An ideological line was drawn in the asphalt of the 18th Street Arts Complex, amid towering papier-mâché puppets, sari-clad dancers, and children holding an emblematically endangered “goose that laid the golden egg.”
Blase Bonpane, director of the Office of the Americas, told a handful of supporters that the arts was one of the few remaining answers to our society’s “corporate-sponsored militarism” and that “militarism and the arts are incompatible” — referring not only to the militarism of war but to the prison industries of standardized testing and of private incarceration facilities, often built with public funds.
Expanding on that theme, Santa Monica arts commissioner Jan Williamson connected the proposed slashing of the arts budget to the attempted repeal of the federal estate tax (benefiting the wealthiest 2 percent of the population while stripping hundreds of millions of dollars from public coffers) as interrelated examples of a neoconservative agenda, starting in Washington, to weaken local governments and privatize public services.
This leaves three possible explanations for Davis’ proposal: the attempt to placate a ravenous Republican opposition; short-term stupidity stemming from desperation; or long-term strategy stemming from conservative Washington think tanks.
The stupidity is self-evident: Even at the pre-cut $19 million allocation, the arts budget is merely
.025 percent of the state budget. So what, in the state economy, does the governor think he’s remedying by slicing an almost invisible crumb with a razor blade? And what exactly is being sacrificed? Basket-weaving frivolities? Hardly. The Washington, D.C.–based arts-advocacy group Americans for the Arts points to Davis’ proposal further damaging the state’s already sputtering financial engine: An estimated 1.5 million Californians would not see live performances they might otherwise have attended. The average audience member for a live cultural event spends $22 on non-ticket-related expenses. You add up the lost business revenues. More than 50 percent of the CAC budget goes to arts outreach, social service and educational programs that have been proven to reduce crime, salvage at-risk youth and improve academic performance. So the proposed cut, taken from resources you’d need a Geiger counter to find in the state budget, removes resources that have been proven to spur local economies by supporting small businesses while sparing at-risk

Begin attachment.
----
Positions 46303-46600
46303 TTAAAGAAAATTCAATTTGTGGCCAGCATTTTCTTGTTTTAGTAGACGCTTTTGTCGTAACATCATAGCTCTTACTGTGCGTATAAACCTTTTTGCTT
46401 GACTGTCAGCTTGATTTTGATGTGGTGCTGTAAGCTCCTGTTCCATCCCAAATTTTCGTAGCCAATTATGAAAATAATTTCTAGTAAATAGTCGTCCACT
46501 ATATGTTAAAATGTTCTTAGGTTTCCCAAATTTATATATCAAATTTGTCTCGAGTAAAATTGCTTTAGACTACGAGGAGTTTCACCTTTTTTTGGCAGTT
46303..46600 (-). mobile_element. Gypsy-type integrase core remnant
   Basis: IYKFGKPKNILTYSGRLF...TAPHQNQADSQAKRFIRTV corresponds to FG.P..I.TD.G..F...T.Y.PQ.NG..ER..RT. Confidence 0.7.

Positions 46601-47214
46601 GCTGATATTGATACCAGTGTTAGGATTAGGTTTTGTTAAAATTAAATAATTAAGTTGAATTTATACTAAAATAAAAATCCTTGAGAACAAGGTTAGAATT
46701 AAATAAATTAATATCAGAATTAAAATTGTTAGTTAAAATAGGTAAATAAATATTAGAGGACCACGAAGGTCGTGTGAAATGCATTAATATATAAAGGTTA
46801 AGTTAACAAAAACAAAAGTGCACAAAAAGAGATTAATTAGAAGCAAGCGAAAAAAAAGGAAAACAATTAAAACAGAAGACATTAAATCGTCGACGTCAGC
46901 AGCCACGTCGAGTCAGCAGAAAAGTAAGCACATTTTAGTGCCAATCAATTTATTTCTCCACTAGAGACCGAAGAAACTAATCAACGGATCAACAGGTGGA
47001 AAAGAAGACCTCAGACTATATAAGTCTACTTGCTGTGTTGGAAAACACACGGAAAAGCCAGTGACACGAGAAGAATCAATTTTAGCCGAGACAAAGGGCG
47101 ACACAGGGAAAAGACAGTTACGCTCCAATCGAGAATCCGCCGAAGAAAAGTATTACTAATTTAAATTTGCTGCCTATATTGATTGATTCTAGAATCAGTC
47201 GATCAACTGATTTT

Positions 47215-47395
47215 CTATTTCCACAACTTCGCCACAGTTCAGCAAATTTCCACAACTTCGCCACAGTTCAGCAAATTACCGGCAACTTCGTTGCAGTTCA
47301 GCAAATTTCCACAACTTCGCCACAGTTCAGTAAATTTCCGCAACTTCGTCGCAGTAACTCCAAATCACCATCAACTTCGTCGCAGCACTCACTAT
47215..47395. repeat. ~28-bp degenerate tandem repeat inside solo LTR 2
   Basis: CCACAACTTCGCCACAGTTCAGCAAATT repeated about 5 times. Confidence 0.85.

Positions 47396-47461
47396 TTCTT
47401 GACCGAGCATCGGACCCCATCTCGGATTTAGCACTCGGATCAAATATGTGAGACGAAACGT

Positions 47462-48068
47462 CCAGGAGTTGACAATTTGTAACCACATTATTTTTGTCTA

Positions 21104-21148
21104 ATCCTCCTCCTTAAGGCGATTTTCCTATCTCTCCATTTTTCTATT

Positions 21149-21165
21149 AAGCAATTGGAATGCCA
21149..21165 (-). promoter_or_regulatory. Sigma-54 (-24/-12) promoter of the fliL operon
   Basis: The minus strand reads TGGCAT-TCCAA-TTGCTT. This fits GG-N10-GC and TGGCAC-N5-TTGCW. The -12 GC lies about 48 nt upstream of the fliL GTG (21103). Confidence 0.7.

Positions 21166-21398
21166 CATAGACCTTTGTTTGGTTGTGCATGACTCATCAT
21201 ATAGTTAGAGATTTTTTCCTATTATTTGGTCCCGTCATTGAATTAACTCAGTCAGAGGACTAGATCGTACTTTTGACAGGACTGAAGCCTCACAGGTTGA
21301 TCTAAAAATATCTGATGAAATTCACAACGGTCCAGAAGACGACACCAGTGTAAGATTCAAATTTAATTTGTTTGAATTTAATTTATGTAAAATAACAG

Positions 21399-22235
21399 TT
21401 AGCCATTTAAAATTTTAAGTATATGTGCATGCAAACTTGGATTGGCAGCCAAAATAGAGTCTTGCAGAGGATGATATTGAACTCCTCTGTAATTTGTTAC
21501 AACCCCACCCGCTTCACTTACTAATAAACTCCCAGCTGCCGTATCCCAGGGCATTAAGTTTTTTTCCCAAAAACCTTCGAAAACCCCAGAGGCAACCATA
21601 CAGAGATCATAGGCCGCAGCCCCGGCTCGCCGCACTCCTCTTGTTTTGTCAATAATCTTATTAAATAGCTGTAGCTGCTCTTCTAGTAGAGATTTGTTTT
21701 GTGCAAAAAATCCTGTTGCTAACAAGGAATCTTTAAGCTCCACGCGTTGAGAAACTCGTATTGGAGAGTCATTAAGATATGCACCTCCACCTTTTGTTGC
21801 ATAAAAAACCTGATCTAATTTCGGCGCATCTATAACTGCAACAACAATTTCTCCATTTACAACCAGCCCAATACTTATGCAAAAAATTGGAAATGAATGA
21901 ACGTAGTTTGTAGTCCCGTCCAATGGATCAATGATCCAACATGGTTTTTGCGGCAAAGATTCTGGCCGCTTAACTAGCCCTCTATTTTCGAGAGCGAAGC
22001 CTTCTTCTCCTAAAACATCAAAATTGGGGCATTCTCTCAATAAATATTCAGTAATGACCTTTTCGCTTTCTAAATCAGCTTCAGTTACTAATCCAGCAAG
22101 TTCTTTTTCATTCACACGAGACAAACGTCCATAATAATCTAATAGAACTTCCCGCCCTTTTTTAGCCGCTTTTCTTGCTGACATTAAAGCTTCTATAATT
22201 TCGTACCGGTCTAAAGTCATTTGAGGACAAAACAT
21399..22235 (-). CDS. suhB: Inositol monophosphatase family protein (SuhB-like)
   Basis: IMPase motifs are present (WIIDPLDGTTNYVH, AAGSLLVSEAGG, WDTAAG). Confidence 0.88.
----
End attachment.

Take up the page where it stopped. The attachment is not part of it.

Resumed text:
youth from prison.
The long-term strategy is best explained by Bill Moyers at a recent speech given at a “Take Back America” conference sponsored by the Campaign for America’s Future.
“You have to respect the conservatives,” Moyers said. “Their leading strategist, Grover Norquist, has famously said he wants to shrink the government down to the size that it could be drowned in a bathtub. But instead of shrinking down the government, [the White House is] filling the bathtub with so much debt that it floods the house, waterlogs the economy and washes away services for decades that have lifted millions of Americans out of destitution and into the middle class. And what happens once the public’s property has been flooded? Privatize it. Sell it at a discounted rate to the corporations. It is the most radical assault on the notion of one nation, indivisible, that has occurred in our lifetime. I’ll be frank with you: I simply don’t understand it — or the malice in which it is steeped.”